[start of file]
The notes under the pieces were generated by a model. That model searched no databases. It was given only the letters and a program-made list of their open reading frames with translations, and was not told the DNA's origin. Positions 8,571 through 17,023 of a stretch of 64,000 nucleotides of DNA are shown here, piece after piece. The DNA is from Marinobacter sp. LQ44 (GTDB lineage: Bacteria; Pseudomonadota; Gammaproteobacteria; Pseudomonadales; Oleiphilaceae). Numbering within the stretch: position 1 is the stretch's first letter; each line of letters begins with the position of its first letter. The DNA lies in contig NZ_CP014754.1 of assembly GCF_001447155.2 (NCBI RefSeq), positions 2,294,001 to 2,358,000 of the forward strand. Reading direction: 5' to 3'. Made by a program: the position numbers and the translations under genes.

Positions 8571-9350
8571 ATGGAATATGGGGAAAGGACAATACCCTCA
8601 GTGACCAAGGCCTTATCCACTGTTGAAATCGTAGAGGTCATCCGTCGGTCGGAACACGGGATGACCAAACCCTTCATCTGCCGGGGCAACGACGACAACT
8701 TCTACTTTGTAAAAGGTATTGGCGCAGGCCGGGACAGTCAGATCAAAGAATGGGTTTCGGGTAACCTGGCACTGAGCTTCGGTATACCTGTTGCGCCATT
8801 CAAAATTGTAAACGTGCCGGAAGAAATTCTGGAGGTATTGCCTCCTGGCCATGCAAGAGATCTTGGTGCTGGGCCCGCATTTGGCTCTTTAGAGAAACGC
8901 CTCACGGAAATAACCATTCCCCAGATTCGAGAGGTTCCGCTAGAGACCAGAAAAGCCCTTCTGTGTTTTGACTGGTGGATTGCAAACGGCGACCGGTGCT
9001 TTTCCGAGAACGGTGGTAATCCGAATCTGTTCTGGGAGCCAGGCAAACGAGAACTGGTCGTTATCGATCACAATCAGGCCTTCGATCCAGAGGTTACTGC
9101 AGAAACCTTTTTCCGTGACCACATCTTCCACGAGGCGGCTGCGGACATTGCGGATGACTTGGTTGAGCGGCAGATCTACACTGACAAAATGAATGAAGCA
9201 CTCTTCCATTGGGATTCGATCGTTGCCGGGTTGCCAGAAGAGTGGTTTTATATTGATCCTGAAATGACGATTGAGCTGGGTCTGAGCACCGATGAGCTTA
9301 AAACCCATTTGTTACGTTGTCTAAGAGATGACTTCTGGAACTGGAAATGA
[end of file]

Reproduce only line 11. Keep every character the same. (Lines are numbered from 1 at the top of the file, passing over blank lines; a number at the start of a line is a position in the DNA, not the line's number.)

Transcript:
9301 AAACCCATTTGTTACGTTGTCTAAGAGATGACTTCTGGAACTGGAAATGA